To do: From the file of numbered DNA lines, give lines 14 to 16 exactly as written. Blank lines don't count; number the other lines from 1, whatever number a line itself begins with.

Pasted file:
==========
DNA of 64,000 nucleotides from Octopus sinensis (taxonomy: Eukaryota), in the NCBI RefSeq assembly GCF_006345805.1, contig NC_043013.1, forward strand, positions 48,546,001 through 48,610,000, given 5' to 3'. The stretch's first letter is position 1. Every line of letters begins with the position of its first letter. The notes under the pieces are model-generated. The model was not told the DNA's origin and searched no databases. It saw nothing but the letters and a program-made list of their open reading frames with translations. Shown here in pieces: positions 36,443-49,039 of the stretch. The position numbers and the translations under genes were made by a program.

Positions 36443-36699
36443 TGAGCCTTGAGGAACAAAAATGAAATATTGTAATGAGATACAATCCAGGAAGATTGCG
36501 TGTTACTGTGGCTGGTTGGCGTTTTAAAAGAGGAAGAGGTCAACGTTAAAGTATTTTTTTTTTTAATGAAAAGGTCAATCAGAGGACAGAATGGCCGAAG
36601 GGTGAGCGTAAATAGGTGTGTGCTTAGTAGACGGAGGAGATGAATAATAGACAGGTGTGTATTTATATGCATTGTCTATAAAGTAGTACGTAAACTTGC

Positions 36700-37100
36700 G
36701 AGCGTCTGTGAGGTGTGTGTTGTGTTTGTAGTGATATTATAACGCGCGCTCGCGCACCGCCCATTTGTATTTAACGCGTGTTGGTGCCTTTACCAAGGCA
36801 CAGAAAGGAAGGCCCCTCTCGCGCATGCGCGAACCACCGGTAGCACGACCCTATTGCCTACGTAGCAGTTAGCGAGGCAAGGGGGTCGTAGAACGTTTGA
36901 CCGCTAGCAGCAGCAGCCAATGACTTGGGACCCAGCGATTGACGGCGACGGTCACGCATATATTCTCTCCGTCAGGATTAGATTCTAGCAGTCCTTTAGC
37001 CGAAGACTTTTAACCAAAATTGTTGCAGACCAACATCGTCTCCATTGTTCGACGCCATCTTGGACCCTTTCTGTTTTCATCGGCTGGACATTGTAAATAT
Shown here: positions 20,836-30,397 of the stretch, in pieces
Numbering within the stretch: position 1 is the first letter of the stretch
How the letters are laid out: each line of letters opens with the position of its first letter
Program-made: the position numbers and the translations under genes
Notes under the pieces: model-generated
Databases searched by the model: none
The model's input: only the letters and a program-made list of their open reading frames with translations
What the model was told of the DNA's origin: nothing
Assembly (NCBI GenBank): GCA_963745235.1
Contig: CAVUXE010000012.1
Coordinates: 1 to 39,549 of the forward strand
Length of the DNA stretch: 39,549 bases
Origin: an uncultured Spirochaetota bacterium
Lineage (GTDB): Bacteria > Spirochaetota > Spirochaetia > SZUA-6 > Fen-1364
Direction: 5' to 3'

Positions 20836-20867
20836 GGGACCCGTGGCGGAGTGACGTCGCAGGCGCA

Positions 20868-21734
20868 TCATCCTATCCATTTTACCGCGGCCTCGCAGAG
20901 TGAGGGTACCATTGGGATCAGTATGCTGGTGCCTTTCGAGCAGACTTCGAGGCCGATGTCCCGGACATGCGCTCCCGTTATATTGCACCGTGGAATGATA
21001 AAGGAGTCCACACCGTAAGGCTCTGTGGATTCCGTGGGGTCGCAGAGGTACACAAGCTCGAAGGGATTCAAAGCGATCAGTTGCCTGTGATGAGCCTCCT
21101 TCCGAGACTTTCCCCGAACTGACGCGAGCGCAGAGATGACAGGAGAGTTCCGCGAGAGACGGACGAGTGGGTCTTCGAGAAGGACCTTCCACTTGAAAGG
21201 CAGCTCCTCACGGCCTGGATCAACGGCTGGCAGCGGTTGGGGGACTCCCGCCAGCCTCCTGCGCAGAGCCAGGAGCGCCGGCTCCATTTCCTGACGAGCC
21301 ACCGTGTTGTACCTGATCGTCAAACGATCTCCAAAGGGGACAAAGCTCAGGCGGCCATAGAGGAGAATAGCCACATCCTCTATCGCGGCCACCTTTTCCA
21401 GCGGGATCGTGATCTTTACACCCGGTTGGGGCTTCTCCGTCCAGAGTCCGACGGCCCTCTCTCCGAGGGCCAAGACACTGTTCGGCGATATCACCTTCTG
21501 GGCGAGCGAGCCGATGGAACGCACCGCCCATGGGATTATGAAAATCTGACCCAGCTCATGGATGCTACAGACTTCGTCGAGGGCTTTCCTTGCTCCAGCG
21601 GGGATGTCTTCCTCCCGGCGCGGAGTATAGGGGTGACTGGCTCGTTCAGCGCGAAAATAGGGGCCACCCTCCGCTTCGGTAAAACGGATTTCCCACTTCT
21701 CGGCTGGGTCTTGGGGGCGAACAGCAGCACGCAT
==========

How the letters are laid out: each line of letters opens with the position of its first letter
Program-made: the position numbers and the translations under genes
Notes under the pieces: model-generated